- The Washington Times - Thursday, March 4, 2010


Broadway, $28, 532 pages

Reviewed by Claude R. Marx

Business executives, along with their attorneys and political allies, have helped make the phrase “trial lawyer” an expletive in many contexts. Few attorneys have done more to give their profession a bad name than William S. Lerach, the one-time king of class-action shareholder litigation. Though some have argued that the lawsuits he brought forced businesses to be more accountable and protected shareholders, his illegal and at times immoral methodology proved his downfall. He paid people to become plaintiffs and then hid these actions from judges and opposing lawyers. These were instances in which the ends did not justify the means.

In “Circle of Greed: The Spectacular Rise and Fall of the Lawyer Who Brought Corporate America to Its Knees,” Pulitzer Prize-winning journalists Patrick Dillon and Carl M. Cannon give readers a revelatory yarn about Lerach, who ultimately was imprisoned and disbarred. Their book is an exhaustive account of Lerach’s colorful personal and professional lives. It is a tale that chronicles his rise from a middle-class childhood in Pittsburgh to the heights of the legal profession and a friendship with President Clinton.

Mr. Dillon and Mr. Cannon go into painstaking detail about how Lerach found his clients and then often devised schemes to hide the money trail that flowed to other lawyers (in the form of finders’ fees) and plaintiffs. Lerach, his family and friends cooperated with the authors, but the book is anything but a puff piece. The authors generally are balanced in their approach, but it is clear throughout most of the text that they don’t like or admire the famed litigator.

Parts of the book read like a print version of Court TV and are a little slow going. That’s because, by necessity, the narrative gets bogged down by explanations of arcane aspects of corporate law. The authors also have the tendency to tell the stories of certain cases in sections, and the reader has to read about another case before learning about the outcome of the earlier one. Fortunately, the authors give readers plenty of literary sugar to help the medicine go down.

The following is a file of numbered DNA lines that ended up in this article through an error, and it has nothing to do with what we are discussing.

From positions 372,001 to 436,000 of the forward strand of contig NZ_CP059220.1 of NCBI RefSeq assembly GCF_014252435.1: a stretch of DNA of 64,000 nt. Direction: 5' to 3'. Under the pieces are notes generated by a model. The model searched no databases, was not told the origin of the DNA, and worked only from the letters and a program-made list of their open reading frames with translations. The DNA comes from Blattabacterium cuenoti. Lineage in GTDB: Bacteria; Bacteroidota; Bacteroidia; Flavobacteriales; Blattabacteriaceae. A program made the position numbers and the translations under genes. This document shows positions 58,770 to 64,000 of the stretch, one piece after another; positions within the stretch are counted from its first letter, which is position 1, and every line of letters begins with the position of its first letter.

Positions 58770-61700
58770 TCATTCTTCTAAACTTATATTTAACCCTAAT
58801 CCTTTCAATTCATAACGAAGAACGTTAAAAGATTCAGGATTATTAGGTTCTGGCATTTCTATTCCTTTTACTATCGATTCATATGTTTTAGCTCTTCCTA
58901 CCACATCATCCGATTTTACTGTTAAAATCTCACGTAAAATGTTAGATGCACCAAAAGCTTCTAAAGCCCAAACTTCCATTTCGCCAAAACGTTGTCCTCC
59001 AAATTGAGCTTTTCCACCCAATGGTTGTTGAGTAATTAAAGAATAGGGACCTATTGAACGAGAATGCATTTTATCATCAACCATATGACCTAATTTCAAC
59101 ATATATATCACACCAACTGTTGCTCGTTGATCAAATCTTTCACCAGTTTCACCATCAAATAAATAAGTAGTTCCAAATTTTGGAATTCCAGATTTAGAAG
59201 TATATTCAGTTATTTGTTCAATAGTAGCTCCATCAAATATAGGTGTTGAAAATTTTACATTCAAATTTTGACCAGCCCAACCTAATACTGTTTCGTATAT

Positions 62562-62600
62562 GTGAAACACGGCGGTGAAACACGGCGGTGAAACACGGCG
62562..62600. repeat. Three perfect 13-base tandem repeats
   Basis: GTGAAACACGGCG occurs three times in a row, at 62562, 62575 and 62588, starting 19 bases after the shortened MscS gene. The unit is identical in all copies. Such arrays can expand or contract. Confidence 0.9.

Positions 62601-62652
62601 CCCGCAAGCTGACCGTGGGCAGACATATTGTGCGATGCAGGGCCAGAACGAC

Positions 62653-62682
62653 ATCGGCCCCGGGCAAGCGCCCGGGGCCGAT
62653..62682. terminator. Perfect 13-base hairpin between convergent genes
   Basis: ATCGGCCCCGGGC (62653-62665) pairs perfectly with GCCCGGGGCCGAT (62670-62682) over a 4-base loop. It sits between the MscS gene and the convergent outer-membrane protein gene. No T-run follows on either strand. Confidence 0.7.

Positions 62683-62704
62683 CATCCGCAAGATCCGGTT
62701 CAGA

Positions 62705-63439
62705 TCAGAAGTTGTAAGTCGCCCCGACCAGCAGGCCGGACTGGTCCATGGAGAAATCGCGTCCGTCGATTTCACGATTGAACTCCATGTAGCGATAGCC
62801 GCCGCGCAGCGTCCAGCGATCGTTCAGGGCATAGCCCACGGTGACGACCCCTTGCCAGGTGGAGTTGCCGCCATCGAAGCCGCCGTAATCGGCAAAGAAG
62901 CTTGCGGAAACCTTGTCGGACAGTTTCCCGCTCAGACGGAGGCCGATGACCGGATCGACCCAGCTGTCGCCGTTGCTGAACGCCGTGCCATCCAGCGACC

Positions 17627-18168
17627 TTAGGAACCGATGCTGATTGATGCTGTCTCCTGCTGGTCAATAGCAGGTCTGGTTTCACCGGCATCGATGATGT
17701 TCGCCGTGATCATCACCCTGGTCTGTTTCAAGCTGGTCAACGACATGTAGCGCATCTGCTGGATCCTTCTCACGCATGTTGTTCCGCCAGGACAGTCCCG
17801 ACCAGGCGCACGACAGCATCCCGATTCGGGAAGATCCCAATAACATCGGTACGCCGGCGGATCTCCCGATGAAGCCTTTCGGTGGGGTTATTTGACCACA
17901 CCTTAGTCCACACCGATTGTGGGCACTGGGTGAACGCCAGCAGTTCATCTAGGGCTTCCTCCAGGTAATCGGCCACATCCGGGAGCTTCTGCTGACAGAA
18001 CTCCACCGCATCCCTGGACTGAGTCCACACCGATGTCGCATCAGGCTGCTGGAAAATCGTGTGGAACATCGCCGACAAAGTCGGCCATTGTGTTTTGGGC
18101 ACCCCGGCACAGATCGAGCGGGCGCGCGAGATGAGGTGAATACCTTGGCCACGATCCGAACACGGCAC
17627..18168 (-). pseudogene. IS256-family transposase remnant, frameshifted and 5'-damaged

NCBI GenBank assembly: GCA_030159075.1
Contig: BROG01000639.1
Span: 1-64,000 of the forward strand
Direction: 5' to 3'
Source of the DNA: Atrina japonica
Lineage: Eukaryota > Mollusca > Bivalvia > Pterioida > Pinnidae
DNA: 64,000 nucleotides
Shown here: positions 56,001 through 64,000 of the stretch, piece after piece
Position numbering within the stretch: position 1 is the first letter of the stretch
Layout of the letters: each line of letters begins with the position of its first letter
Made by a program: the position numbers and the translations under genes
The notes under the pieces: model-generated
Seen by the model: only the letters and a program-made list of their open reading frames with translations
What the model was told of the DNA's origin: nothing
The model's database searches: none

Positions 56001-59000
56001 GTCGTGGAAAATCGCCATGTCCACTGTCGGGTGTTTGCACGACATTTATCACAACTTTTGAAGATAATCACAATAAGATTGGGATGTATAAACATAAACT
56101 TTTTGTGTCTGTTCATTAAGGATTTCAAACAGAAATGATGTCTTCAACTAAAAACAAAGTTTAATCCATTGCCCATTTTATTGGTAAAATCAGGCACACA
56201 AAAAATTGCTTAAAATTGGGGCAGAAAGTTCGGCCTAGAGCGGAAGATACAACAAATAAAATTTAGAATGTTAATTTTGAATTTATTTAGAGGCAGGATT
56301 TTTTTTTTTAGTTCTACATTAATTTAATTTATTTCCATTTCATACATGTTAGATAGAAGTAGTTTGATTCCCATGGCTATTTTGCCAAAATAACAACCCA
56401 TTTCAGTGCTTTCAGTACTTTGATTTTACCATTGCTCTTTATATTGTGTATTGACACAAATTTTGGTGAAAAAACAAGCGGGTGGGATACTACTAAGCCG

When describing the techniques Lerach used to deal with other lawyers before filing a case, the authors write: “He would later be characterized as a ‘Godfather, or Mafia-like character,’ who either blackmailed other firms into referring their cases and clients or was capable of muscling out the competition. He would not argue with at least part of that assessment.”

For many years, this approach paid off. He won $7 billion for Enron investors after proving that executives of the firm lied about its financial condition. He also won a multibillion-dollar verdict against disgraced savings-and-loan magnate Charles Keating. Those were just some of the jury verdicts Lerach won. He became so successful that, more often than not, companies would settle cases shortly after a suit was filed - even if the firm had done nothing wrong - just to make the case go away.

Mr. Dillon and Mr. Cannon note that one of the strongest weapons in the Lerach arsenal was his single-minded, no-holds-barred approach to preparing a case. They describe his body language and his intensity of purpose during preparation sessions.

“One of the signs of his nervous delight was his compulsive licking of the lenses of his oversize glasses, a source of amusement and reassurance for acolytes. It meant that the master was feeling his groove,” they write. Ultimately, Lerach’s reputation and career were destroyed following a lengthy federal investigation that was aided by testimony from a former law partner and attorneys whom he had paid to find plaintiffs.

Lerach negotiated a plea bargain before he was ever indicted. He pleaded guilty to one count of conspiracy, agreed to forfeit $8 million and served two years in jail. It was one of the most staggering reversals of fortune in recent times. In “Circle of Greed: The Spectacular Rise and Fall of the Lawyer Who Brought Corporate America to Its Knees,” the authors do justice to their subject and have produced a book that proves the adage that truth can be stranger than fiction.

Claude R. Marx is an award-winning journalist who has written extensively on politics and history.

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